This culminates in one of the film’s more brutal and controversial moments. Aboard a subway while reading the paper, he spots a couple of hooligans making their way into his car. At the next stop, the few passengers in his car exit, leaving him alone with the thugs. Thinking the older man is an easy target, one goon approaches with a knife and slices the newspaper, but Paul is ready.
He shoots the unsuspecting thief in the belly and then the second robber right after. For good measure, as they are splayed on the subway car floor, he fires one more into each, then, as the train comes to the next stop, exits as people board and, seeing the carnage, break into a chorus of screams. He makes his way street-side and disappears as the train cops close in, but lose him.
The subway scene is important because it represents the total transformation for Paul from the meek, violence-objecting businessman to the vengeful-obsessed crime stopper. The shift from sicking torment at his first killing to the casual ease of the subway murders characterizes the film’s central message as he seems to be inviting criminals to come close. And like a dangerous animal, he strikes with no warning. We as the viewer have our sympathies torn by the violence. It feels like justice, but is unquestionably excessive and smacks of a savagery we has a society have worked to dismiss.
The rage Paul has for the crimes against his family, and one we were witness to at the beginning is a constant memory and fuels his thirst, but at the same time, we know it is wrong and so in a way, Paul develops an alter-ego, a projection of what we, on a limbic level, want to be but could never allow. He’s the very definition of antihero.
That sexual assault scene is easily the most memorably vicious moment and the one that had critics and protesters up in arms, but has since become widely praised by audiences for it intense realism. It featured none other than future star Jeff Goldblum as one of the home invaders (listed as Freak #1). It’s a horrifying sequence that still has frightful impact. The bad people in this film are bad, and the movie makes it easy to want to see them them cut down.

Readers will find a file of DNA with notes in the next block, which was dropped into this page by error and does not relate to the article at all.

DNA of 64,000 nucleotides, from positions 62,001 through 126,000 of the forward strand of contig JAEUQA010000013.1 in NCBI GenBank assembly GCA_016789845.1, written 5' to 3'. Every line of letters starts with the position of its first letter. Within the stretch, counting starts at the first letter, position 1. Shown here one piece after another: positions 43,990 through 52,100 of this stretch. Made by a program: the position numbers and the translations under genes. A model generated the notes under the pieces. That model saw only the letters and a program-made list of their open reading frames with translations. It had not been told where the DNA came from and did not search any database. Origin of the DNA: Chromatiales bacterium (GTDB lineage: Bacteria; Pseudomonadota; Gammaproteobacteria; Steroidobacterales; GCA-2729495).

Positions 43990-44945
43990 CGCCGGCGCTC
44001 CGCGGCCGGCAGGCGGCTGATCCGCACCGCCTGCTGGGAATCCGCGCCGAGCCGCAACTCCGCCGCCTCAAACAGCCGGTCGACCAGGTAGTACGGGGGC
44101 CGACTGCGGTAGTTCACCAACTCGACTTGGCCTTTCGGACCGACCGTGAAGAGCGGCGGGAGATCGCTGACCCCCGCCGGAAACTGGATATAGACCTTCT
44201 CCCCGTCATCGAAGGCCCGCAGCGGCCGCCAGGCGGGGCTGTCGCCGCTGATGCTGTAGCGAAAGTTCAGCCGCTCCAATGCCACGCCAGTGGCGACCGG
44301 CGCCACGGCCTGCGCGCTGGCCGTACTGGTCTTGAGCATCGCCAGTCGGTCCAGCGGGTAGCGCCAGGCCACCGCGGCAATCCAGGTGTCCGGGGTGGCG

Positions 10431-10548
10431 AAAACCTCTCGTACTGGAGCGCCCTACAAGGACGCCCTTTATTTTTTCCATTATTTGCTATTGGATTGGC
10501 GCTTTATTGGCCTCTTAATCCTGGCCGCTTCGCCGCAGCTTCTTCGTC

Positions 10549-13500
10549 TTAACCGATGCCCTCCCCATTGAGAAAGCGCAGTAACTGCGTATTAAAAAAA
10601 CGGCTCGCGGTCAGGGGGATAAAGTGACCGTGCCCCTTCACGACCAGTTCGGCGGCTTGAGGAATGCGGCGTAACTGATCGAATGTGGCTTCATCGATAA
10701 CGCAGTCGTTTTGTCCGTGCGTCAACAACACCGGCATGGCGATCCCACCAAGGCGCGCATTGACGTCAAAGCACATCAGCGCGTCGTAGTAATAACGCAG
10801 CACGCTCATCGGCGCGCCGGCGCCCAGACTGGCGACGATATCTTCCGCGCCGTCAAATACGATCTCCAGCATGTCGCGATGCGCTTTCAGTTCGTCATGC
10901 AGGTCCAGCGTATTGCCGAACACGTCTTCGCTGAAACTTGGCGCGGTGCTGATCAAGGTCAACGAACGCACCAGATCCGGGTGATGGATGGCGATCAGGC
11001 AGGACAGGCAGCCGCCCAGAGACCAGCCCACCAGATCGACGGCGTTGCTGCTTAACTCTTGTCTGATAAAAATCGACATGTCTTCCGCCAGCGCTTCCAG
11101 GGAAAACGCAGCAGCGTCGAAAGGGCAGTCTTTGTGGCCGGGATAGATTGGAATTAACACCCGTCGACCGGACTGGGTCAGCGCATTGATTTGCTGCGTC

For the up-coming remake, the film will be directed by horror master Eli Roth, who has really come into his own in terms of crafting effective stories with violence that work thematically. Last year’s The Green Inferno was a small marvel, followed by the less successful but still entertaining Knock Knock, with Keanu Reeves. That film was entirely without his typical gore and showed that he can direct a solid thriller with some great tension. With Death Wish, in which Bruce Willis has already been cast, there is sure to be a mix of action and violence that might again have critics calling foul, though these days, gratuitous gore in mainstream films for the sake of it is pretty common.
The original is still a worthy film and while even Garfield distanced himself from the adaptation of his own book, believing it betrayed the message he intended, it stands as a classic example of the era’s shift in movie styles and the great risks a new wave of filmmakers were embarking.